As you can see, this system brings back the teams that at one point had a clear shot at the title, only to stumble once, and opens up the national championship picture, eliminating much of the debate.

Unfortunately, the dearth of college teams will still leave some teams out, Arizona State and Tennessee, the first two teams out of the playoffs, played solid seasons and could make their own cases, but this is going to be the case in all of college sports. Let's not forget that the 65-team NCAA basketball field has an angry 66, 67, 68, and 69 who are left out. However, this system would give more teams the chance, instead of an easily debateable two.

Just my long-winded $.02

Edit: Now that this has got me thinking about it, I'm gonna design the "Danny Championship Rankings System", and post that and the rankings/matchups in the next day or two.


danny's gentile roommate,  11:35 AM  

Completely agree, and always have agreed with this idea. Letting a pimped-out iMac and a bunch of fat guys only attending for the media pre-game spread determine a national champion has never made any kind of sense to me.

AND more games en route to a title bout only means more money from every possible source (tickets, sponsorships, broadcasts, etc.). It would be a nice filler instead of waiting a month and a half to play the BCS bowl games.

Danny 11:39 AM  

Exactly. And it means extra home games for the teams involved, as the first and second rounds (and maybe even the semis) can be held in the high-seed's stadium.

The one thing that hit me after I posted this was that schools' finals would be coming up, so just do away with that bye week I was talking about, and shift the tourney to start a little later. Then it's all over break anyways, and there's no academic impact. The teams can even take the Christmas week off, and the title game can be a week later. Perfect.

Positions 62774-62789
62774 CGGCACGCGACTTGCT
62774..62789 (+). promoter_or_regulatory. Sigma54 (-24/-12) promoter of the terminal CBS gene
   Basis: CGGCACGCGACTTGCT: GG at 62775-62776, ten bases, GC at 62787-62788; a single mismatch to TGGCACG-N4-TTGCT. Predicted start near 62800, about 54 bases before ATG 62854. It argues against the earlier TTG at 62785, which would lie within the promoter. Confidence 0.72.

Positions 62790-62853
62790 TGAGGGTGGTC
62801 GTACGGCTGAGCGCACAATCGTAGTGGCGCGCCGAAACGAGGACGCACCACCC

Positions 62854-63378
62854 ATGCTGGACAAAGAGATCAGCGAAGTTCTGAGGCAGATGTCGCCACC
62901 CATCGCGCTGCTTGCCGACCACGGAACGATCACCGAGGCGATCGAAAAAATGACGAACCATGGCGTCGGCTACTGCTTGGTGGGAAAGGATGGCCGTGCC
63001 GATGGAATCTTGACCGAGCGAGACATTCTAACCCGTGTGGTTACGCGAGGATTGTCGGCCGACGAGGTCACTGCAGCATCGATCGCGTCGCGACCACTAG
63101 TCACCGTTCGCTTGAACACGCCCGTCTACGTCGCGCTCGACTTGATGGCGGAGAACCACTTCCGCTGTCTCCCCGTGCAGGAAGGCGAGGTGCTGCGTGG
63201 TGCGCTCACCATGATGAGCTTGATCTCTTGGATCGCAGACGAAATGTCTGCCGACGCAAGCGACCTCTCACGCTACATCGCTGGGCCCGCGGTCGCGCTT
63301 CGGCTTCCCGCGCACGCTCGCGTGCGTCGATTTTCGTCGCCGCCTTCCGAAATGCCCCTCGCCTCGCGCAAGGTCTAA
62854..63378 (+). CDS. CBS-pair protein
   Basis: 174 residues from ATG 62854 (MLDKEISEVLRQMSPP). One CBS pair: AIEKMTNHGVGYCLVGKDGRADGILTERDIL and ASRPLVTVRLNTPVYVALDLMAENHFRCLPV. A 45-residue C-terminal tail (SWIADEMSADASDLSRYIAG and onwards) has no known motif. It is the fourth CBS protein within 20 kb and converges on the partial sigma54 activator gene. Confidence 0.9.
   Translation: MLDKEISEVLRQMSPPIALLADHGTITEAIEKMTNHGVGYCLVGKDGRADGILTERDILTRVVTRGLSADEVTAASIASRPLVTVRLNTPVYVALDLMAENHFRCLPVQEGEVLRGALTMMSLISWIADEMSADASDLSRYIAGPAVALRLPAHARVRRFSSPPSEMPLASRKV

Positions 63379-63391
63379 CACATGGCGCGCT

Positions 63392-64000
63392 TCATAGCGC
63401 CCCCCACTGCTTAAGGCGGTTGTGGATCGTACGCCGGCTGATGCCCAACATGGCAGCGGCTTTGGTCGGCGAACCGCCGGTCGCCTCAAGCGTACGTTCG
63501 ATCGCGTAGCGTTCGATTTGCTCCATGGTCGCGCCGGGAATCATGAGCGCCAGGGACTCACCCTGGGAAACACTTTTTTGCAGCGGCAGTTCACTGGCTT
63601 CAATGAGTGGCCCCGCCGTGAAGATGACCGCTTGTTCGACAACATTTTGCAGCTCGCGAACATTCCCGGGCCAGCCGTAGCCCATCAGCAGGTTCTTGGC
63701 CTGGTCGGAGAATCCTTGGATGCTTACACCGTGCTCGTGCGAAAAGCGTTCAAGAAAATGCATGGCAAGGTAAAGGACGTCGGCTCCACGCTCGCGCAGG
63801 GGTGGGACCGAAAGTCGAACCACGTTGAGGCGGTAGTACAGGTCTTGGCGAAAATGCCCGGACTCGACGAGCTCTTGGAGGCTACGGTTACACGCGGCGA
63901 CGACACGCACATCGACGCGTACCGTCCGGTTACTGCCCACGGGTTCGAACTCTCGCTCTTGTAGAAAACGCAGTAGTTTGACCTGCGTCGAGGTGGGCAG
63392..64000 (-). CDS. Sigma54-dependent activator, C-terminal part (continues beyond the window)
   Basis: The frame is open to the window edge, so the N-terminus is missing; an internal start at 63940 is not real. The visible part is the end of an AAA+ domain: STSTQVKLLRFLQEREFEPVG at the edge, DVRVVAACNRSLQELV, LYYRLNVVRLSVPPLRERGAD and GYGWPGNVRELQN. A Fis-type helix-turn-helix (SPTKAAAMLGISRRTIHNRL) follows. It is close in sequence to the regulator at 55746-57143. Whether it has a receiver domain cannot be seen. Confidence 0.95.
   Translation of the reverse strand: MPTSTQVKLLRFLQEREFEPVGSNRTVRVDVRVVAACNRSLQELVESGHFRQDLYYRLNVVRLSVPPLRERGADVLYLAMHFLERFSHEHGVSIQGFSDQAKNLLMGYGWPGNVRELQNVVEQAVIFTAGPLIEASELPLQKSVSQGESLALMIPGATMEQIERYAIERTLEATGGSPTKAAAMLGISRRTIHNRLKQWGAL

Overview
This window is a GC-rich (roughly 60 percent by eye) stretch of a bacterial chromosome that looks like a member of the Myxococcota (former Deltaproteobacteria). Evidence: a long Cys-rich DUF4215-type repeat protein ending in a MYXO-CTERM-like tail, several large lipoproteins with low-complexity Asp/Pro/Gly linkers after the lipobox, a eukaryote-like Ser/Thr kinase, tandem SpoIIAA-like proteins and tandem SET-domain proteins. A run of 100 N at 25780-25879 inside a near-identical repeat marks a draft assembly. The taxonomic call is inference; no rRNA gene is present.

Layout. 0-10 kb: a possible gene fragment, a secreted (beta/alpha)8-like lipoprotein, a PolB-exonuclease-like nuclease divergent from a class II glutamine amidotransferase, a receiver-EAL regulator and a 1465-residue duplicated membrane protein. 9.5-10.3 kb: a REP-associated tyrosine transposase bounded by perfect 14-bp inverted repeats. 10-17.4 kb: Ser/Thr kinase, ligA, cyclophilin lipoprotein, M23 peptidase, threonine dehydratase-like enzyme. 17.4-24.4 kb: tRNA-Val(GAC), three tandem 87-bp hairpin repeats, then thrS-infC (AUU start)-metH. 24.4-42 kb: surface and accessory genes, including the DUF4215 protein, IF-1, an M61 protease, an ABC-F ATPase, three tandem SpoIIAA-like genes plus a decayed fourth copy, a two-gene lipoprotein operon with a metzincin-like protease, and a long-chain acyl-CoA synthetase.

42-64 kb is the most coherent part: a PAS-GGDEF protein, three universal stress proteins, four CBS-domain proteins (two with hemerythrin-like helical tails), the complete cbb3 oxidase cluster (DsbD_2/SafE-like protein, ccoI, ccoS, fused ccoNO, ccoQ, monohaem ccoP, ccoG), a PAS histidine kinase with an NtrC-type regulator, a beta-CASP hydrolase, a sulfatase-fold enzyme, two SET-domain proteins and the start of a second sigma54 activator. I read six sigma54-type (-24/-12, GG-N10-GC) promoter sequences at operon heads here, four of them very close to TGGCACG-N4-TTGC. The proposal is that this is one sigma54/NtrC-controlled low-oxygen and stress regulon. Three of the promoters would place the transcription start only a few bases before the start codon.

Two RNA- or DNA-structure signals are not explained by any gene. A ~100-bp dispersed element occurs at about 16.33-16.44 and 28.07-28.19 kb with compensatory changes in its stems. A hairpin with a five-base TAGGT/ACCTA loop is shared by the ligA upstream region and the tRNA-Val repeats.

Patrick 11:57 AM  

I see your argument Danny, but there is no chance it will ever happen. You argue that because Kansas lost, they cannot vault themselves into cgampionship contention. Your are correct, but if they would have beat Missouri, then they would be playing Oklahoma for a chance at the title. You see, the game against Missouri was in itself, a playoff game. The players knew it, we knew it, etc. So essentially for those two teams, their playoff began last weekend. Missouri won, therefore they advance. The season itself is the playoff system and if Missouri beats Oklahoma (which will likely happen, 47th pass defense for the sooners)then we get the proper BCS CHampionship game. Even if Missouri loses, then we will likely get Ohio State, and even then, we get the proper Championship game.

A Playoff system will never happen because the traditional powerhouses will make more money than they already do by making multiple bowl game appearances and thus creating an even more imbalanced college football landscape.

Danny 12:12 PM  

Quite the contrary. This system would be even more of a cash cow for the "big bowls." The finals, or title game would continue to rotate between the 4 bowl stadiums, giving one of them an extra bowl game, like it is now. The semis could rotate between the three remaining bowls, so 2 of them would be involved in the picture as well. The odd bowl out each year can then have the pick of the litter from the remaining teams left out of the playoffs, giving them a solid game as well, with the title-host bowl getting second pick for their actual bowl game.

As for the second-tier bowls, the teams that they generally field will still be around as per usual, so nothing would change in that regard.

Iain 1:35 PM